USCIS Announces Implementation of
Its H-1B Electronic Registration Tool
After several months of vetting public commentary, U.S. Citizenship and Immigration Services (“USCIS”) will roll out its H-1B electronic registration tool (“ERT”) to replace the agency’s previous procedure in processing H-1B cap lottery petitions. USCIS has already completed its initial pilot testing of the ERT system. According to USCIS Deputy Director Mark Koumans, “The agency completed a successful pilot testing phase, which included sessions with industry representatives, and implementation of the registration system will further the goal of modernizing USCIS from a paper-based to an online-filing agency.”
Previously, with regard to an H-1B cap lottery for a fiscal year, USCIS would begin accepting H-1B cap cases received during the first week of April for that year. During that week, USCIS would accept fully completed H-1B petitions from U.S. employers wishing to hire non-U.S. employees who never previously received H-1B employment. For the past several years, more petitions were filed than H-1B visas were available. In total, USCIS does not issue more than 85,000 new H-1Bs each year. When the amount of H-1B petitions filed exceeds the available H-1B cap numbers, USCIS completes a random computer-generated lottery. The agency’s computer randomly selects the first 65,000 H-1B petitions under the regular cap and then randomly chooses the remaining 20,000 under the U.S. master’s degree cap. For those not selected, USCIS returns the fully completed H-1B petition, with uncashed filing fee checks, to the relevant employer or its legal representative.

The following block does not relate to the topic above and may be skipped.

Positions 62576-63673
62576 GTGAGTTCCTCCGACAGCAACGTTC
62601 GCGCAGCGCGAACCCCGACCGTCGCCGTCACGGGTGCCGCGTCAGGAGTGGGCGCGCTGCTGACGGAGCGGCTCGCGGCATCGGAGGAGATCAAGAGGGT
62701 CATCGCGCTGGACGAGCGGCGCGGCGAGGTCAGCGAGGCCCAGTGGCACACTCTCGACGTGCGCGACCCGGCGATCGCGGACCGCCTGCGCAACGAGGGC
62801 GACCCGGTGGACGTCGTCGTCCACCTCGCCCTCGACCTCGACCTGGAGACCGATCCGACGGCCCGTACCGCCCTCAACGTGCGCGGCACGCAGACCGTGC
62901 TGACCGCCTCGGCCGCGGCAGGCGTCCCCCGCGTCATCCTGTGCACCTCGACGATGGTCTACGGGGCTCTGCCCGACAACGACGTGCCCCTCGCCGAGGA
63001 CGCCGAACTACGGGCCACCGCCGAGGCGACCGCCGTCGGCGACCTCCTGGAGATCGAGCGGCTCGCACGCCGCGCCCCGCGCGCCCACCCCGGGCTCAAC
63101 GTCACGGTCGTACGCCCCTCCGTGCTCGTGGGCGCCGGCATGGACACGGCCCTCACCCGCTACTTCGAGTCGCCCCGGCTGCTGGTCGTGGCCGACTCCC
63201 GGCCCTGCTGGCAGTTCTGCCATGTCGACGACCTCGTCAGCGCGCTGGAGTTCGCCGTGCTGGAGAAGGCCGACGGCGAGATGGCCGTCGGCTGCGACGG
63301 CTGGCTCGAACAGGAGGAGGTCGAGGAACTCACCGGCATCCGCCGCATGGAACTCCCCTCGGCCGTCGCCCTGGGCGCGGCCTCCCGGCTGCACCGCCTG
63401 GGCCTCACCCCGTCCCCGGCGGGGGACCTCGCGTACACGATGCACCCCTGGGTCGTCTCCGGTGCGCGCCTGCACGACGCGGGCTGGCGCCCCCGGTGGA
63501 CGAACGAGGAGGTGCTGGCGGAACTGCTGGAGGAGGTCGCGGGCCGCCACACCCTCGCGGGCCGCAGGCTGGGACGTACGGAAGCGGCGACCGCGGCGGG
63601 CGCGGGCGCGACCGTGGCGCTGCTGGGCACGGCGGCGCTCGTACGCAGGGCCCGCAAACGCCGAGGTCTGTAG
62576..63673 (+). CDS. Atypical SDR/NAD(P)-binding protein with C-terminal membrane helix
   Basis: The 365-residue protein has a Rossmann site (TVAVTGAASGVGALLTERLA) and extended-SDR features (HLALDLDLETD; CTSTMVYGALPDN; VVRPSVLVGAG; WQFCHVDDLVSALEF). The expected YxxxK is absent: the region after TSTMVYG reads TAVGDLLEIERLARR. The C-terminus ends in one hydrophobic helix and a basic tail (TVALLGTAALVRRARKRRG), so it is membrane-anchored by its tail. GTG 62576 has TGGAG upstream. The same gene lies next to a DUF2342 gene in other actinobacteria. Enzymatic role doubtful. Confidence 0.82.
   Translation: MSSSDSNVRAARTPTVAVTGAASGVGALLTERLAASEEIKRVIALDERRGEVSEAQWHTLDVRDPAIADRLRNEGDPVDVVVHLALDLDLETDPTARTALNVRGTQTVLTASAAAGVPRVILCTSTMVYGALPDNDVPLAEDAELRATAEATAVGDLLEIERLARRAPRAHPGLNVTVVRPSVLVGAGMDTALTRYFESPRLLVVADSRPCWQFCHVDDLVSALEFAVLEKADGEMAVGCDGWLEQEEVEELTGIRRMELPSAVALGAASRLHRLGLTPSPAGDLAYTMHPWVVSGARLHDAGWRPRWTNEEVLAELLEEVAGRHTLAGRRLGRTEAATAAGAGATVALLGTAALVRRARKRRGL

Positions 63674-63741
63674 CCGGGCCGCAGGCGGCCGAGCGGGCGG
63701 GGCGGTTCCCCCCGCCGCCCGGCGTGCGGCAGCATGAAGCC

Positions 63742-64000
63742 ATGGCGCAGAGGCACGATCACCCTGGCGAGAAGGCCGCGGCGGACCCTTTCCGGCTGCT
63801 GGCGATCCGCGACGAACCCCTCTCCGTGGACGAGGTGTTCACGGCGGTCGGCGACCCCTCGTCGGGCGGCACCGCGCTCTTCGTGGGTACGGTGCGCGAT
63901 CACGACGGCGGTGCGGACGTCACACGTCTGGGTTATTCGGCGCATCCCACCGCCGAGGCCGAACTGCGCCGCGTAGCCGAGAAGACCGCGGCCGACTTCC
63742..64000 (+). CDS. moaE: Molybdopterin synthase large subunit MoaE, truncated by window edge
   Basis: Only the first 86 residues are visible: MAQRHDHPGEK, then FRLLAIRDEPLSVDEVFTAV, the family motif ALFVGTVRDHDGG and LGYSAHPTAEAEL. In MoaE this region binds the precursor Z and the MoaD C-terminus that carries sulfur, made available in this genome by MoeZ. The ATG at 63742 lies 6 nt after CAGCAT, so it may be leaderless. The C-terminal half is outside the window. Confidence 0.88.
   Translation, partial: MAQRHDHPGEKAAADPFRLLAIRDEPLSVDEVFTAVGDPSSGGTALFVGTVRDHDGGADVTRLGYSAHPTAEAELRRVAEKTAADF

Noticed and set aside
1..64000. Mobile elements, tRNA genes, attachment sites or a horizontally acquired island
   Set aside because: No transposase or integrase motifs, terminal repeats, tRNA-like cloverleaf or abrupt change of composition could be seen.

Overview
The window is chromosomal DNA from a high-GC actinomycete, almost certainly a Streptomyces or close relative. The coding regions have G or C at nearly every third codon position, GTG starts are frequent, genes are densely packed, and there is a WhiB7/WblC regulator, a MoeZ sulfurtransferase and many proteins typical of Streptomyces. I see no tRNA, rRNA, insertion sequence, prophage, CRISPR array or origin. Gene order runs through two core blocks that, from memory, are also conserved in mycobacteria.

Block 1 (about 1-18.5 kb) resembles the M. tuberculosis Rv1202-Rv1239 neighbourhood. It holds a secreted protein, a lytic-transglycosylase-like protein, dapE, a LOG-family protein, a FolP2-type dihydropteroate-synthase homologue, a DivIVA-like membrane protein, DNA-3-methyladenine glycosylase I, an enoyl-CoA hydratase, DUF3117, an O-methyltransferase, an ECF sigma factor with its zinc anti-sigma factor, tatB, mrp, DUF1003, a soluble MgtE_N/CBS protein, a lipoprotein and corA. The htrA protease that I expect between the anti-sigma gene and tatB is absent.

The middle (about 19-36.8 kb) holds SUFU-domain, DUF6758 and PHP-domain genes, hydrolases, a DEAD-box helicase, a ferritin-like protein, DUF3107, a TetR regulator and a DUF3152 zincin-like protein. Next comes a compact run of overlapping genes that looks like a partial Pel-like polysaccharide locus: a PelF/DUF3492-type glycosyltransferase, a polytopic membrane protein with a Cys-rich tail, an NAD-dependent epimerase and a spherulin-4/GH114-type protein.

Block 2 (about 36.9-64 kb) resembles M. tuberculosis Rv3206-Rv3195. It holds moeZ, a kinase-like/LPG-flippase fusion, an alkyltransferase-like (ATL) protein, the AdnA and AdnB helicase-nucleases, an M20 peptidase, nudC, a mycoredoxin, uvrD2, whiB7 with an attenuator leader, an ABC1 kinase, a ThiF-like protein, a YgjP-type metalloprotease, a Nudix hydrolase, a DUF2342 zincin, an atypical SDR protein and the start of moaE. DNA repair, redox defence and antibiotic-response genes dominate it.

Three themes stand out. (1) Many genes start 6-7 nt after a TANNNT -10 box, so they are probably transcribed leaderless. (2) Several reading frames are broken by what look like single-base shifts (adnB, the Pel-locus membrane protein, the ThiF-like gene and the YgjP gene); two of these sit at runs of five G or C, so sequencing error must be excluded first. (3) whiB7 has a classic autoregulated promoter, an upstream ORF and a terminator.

For the H-1B cap set for fiscal year 2021, USCIS will replace the above process with its new H-1B ERT system. Under the new system, a company or its representatives will register the company and the individual H-1B employee to be sponsored with the H-1B ERT system and thereafter pay a $10 registration fee. Although no actual filing of a fully completed H-1B petition with USCIS takes place during the first week of April, the H-1B ERT registration must be completed between March 1 and March 20, 2020. Once the deadline closes, USCIS will announce its lottery and pick the names of companies and their employees that were registered within the H-1B ERT system. Those chosen will be given a specified time period to file an actual H-1B petition with filing fees. Those not chosen cannot submit an H-1B petition.
Unfortunately, the H-1B ERT system has not fully been tested with registrants numbering in the hundreds of thousands. The fear is that the system may not be able to handle such volume, which may result in USCIS disregarding the system at the end of March and requiring H-1B employers to begin submitting a large number of H-1B filings before April 1, an extremely short period of time.
USCIS will provide more updates regarding the system, including training, in the coming weeks. Epstein Becker Green will keep you informed about such training.
Staffing Company Agrees to Pay $70,695 Civil Penalty to
DOJ for Immigration Discrimination Claims